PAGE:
Frank therefore needs to assert himself with the board and with the CEO. And he will need to do that whether he decides to stay on the board or not. This is best achieved by applying strategy - which is something board members are supposed to be good at.

In any case, the status quo is untenable: Frank is not getting the information he needs and the board is not behaving as a board should. This must change.

His objective is to obtain timely and appropriate information to educate the board on its responsibilities, and to re-educate the CEO on how she must behave toward her employers. His "Plan B" objective is to resign, stating reasons.

By way of tactics - how he gets from his current situation to his objective - he needs to pave the way for a confrontation with the CEO, at board level.

This is done in three steps:

  • Step One: approach as many board members as possible, one at a time - beginning or ending with the Chairman. At these one-on-one meetings Frank must outline his concerns, and explain why the CEO must provide relevant information to the board. He must also explain that the board is at risk and that it is unacceptable for the CEO to provide "it's an operational issue" as an answer. If possible, he must secure support from his board colleagues for him to question the CEO - this will inform his decision whether to stay with the board, or to resign.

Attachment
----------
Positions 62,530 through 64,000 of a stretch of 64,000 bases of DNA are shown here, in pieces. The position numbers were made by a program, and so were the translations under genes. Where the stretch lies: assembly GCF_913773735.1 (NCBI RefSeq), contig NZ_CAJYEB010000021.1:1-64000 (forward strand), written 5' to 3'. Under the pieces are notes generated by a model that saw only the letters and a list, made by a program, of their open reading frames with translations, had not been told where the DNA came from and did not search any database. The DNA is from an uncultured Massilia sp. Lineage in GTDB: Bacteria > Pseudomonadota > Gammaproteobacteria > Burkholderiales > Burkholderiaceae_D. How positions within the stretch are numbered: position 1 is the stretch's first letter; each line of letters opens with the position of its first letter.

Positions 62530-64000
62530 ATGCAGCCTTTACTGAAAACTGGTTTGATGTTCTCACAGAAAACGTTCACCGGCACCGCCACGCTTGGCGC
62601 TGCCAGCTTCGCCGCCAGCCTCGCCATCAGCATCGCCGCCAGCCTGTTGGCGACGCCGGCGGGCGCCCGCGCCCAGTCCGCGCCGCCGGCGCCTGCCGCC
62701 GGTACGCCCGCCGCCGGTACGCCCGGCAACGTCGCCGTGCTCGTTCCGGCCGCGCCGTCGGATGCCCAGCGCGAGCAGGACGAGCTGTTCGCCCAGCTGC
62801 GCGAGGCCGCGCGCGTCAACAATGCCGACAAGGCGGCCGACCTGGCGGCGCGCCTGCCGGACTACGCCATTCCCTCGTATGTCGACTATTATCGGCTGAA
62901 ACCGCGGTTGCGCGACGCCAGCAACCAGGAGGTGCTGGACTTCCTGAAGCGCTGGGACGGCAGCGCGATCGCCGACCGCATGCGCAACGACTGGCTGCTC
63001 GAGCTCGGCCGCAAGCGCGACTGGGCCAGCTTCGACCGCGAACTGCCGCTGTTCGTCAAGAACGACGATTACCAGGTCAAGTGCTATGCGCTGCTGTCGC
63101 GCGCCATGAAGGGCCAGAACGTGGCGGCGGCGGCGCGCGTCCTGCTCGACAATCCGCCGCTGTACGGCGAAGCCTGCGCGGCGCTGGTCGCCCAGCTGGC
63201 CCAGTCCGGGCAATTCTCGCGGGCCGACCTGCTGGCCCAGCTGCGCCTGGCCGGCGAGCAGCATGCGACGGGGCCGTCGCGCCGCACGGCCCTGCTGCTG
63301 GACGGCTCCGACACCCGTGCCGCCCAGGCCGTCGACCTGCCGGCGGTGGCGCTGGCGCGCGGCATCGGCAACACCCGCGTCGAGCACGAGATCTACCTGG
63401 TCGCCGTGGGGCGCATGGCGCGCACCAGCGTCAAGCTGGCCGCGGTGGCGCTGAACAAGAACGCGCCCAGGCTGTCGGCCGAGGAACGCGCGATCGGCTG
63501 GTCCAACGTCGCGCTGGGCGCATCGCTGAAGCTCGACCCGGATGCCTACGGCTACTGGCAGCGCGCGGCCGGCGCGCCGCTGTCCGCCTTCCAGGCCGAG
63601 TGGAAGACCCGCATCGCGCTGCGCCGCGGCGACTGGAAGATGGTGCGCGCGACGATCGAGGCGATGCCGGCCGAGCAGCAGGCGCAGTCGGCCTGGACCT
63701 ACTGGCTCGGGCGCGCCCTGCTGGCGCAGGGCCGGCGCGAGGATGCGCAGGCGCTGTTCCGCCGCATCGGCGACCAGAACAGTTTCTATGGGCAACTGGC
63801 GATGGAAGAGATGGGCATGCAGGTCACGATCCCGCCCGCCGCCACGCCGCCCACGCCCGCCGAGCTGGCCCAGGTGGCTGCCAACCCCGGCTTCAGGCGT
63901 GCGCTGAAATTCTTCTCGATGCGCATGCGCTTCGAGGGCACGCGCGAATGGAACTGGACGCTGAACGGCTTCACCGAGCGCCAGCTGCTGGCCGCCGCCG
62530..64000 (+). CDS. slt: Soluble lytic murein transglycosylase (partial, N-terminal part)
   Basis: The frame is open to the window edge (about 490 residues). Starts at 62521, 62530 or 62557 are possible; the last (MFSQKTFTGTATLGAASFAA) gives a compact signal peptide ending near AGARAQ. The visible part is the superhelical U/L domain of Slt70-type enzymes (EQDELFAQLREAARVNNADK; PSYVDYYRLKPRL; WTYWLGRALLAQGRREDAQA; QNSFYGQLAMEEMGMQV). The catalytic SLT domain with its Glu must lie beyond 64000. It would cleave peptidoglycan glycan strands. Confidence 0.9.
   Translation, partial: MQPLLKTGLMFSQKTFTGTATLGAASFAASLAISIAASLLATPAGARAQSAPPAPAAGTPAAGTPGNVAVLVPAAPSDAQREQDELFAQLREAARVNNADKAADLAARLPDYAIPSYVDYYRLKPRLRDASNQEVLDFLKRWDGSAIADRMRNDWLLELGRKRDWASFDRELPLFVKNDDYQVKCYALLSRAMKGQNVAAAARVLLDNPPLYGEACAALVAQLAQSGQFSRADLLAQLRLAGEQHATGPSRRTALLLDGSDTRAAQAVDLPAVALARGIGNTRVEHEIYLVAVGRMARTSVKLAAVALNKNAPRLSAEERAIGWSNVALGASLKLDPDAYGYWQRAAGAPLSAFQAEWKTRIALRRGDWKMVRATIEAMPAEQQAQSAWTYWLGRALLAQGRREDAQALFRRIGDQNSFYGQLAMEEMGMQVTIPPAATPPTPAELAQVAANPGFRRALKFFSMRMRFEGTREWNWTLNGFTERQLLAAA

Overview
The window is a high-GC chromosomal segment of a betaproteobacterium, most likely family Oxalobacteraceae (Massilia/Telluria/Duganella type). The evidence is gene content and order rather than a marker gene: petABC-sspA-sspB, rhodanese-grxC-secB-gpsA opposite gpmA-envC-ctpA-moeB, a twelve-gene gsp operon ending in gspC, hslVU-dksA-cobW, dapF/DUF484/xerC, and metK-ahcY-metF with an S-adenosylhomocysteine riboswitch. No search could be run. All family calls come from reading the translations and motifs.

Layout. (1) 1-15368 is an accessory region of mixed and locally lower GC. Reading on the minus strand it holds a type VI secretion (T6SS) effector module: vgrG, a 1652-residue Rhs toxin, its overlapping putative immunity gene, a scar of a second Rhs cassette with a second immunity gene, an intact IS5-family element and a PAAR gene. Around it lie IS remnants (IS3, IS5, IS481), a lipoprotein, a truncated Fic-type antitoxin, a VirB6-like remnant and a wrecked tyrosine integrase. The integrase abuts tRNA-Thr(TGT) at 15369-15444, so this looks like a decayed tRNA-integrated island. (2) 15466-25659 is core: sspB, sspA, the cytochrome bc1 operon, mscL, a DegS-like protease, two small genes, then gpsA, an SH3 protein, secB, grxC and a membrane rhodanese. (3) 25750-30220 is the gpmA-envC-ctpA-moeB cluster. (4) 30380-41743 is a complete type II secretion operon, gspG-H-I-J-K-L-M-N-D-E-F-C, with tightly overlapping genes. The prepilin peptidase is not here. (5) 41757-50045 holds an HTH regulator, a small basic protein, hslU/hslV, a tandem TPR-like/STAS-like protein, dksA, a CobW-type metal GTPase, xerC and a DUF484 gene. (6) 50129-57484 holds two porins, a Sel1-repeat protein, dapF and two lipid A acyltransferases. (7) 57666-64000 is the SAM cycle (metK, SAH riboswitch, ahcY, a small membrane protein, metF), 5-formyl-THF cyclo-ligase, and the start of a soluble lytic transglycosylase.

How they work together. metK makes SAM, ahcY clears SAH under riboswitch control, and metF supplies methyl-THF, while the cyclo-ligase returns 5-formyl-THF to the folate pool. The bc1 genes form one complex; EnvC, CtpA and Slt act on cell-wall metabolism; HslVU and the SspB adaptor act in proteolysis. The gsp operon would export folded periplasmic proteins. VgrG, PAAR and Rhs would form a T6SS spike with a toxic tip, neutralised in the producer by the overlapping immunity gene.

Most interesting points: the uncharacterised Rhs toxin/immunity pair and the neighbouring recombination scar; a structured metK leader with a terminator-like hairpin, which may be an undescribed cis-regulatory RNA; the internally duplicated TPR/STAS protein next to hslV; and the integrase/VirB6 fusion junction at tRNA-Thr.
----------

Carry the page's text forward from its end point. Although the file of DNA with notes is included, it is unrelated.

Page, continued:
• Step Two: when he receives his board agenda, he must prepare a list of questions for the next board meeting.
  • Step Three: he must ask his questions of the CEO at the next board meeting. Whenever she responds "it's an operational issue" to fob him off, he must answer "I disagree. It is a matter of interest to the Board, and I would be grateful for your response." And if the CEO is as talented as she is supposed to be, she will rapidly figure out that she must respond.

If the CEO requires time to prepare a response, Frank must secure a date/time commitment from her, and he must follow up: no more than a week.

If the board Chairman responds that "the CEO has it under control", Frank needs to push back: "That may/may not be so. Nevertheless this is a matter of board interest because it is on the agenda. We require an understanding from our CEO what specific measures she has taken on this matter. I would therefore be grateful for her response."